results, we observe that the algorithm performs as expected: at equilibrium, two flows share the

resource fairly. The result is obvious because the sending nodes of both flows are able to obtain

the information from each other, thus correctly constructing the clique and calculating its price. In

contrast, we also show the performance of our algorithm over a different hidden terminal scenario as

shown in Fig. 14. In this scenario, the sending nodes of the two flows are unable to communicate,

though their transmissions still interfere with each other. Thus, each wireless link treats itself as the

only link within the clique, though the correct clique construction should consist of both wireless

links. In this case, the price of a clique relies on the gradient of one wireless link, which is in turn

calculated based on the bandwidth estimation at either node 2 or node 3. Node 2 can sense the

interference from node 3, when it sends FEEDBACK packets to node 1. Similarly, node 3 can sense

the interference from node 2, when it sends the data packets. But due to their asymmetric traffic

loads, their bandwidth estimation results are different. As a result, the rate allocation of these two

flows is not fair at equilibrium.

800 800

flow 1 flow 1

700 flow 2 700 flow 2

600 600

500 500

rate (Kbps)

rate (Kbps)

400 400

f1 f2 300 300

200 200

0 0

0 50 100 150 200 0 50 100 150 200

time(sec) time(sec)

26

800 800

flow 1 flow 1

700 flow 2 700 flow 2

600 600

500 500

rate (Kbps)

rate (Kbps)

400 400

1 f1 2 3 f2 4 300 300

200 200

0 0

0 50 100 150 200 250 300 350 400 450 500 0 50 100 150 200 250 300 350 400 450 500

time(sec) time(sec)

• Exposed terminal. Due to the coordination of RTS/CTS at the MAC layer, the sending nodes are

able to communicate with each other to exchange necessary load and topology information. Fig. 15

shows that the algorithm performs correctly in the exposed terminal scenario.

800 800

flow 1 flow 1

700 flow 2 700 flow 2

600 600

500 500

rate (Kbps)

rate (Kbps)

400 400

f1 f2 300 300

200 200

100 100

(0,0) (250,0) (500,0) (750,0)

0 0

0 50 100 150 200 0 50 100 150 200

time(sec) time(sec)

• Race condition. The result under the race condition is shown in Fig. 16. We observe that the

performance of our algorithm under the race condition is different from the hidden terminal scenario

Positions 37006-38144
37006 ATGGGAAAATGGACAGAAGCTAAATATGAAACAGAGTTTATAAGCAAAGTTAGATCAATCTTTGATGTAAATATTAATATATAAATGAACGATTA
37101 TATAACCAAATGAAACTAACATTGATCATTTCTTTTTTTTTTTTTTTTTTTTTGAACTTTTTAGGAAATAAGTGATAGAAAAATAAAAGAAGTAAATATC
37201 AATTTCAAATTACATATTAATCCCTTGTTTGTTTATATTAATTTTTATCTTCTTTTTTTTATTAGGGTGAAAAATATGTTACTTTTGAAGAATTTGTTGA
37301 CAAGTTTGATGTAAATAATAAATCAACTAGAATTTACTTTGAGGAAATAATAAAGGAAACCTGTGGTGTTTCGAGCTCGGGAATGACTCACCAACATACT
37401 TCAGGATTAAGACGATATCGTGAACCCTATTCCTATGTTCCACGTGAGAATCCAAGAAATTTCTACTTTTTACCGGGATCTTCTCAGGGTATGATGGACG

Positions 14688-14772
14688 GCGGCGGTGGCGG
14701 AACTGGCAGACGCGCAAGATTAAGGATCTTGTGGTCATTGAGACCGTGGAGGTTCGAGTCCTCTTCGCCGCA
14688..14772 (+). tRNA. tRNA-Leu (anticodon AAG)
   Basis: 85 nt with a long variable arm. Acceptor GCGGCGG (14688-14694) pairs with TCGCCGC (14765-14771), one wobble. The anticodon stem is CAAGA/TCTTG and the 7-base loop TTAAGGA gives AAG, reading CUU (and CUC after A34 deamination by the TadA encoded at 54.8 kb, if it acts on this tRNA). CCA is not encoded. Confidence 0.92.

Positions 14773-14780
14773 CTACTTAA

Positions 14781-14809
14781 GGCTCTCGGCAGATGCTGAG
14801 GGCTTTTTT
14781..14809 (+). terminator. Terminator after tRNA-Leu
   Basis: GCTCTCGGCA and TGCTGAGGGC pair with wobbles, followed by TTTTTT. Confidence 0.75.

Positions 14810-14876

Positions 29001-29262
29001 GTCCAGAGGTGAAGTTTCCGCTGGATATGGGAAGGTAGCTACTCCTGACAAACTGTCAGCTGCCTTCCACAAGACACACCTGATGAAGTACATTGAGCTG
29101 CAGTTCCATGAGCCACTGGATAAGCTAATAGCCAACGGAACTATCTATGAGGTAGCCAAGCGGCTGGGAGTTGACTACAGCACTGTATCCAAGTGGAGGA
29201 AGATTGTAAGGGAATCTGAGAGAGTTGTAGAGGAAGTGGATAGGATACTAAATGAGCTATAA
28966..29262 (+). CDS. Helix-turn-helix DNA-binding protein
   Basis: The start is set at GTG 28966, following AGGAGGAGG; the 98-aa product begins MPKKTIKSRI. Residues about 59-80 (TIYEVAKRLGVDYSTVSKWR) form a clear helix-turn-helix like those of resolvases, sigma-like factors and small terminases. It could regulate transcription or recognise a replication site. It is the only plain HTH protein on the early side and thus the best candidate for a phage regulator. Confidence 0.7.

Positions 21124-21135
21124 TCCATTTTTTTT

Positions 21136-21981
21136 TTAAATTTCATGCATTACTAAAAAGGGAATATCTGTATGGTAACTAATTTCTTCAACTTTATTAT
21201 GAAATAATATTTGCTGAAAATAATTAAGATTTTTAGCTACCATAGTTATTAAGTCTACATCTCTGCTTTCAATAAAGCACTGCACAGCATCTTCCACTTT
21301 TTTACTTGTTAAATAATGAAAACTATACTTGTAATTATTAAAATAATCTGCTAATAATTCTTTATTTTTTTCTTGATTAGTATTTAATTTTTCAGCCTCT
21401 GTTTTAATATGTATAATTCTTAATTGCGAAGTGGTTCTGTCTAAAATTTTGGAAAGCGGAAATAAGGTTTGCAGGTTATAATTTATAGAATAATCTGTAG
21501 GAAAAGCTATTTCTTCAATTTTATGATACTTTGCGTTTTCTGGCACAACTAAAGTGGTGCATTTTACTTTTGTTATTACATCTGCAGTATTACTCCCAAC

in its delayed convergence. This is because flow f1 is unable to capture the wireless channel at the

beginning due to the unawareness of the RTS/CTS signals from the transmission of the other flow

and the unfair backoff of IEEE 802.11. Once it gets the chance to transmit, the load change will

be detected by flow f2 via bandwidth estimation, which in turn leads to the price increase of this

contention region and the rate decrease of flow f2 . Via the communication between their receiving

nodes, these two flows share the same view of the network condition and the price, thus converge to an

equilibrium, where their transmission rates are the same. Although they have approximately the same

throughput at equilibrium, slight difference and fluctuation can still be observed on their instantaneous

throughput, especially compared with the results in the hidden terminal scenario in Fig. 13. This is

caused by the imprecise measurement under the race condition: IEEE 802.11 has short-term unfairness

27

in its scheduling even when both flows send at the same rate, which is achievable. This problem is

rooted at the MAC protocol, and can not be resolved by our algorithm. However, as we may observe

from the results, the long term fairness can be guaranteed at the equilibrium via our price-based

algorithm.

1000 1000

flow 1 flow 1

flow 2 flow 2

800 800

rate (Kbps)

rate (Kbps)

600 600

400 400

f1 f2

200 200

0 0

0 50 100 150 200 250 300 350 400 450 500 0 50 100 150 200 250 300 350 400 450 500

time(sec) time(sec)

2) Comparison studies: To further illustrate the meaning of contention region and the impact of

interference, we compare the equilibrium resource allocations of an ad hoc network with a wireline

network of the same topology and two ad hoc networks with different interference ranges.

First, the rate allocation and the equilibrium prices of the wireline network and the wireless ad hoc

network with a 4-hop chain topology are compared under synsim. The cliques of the ad hoc network

under synsim are the same as in Fig. 2. The results are listed in Table III. From these results we have the

following observations. First, the rate allocated to each flow in the ad hoc network is less than the rate

allocated to the corresponding flow in wireline networks. The difference lies in their different definitions

of contention regions. In the wireline network, a wireline link represents a contention region, whose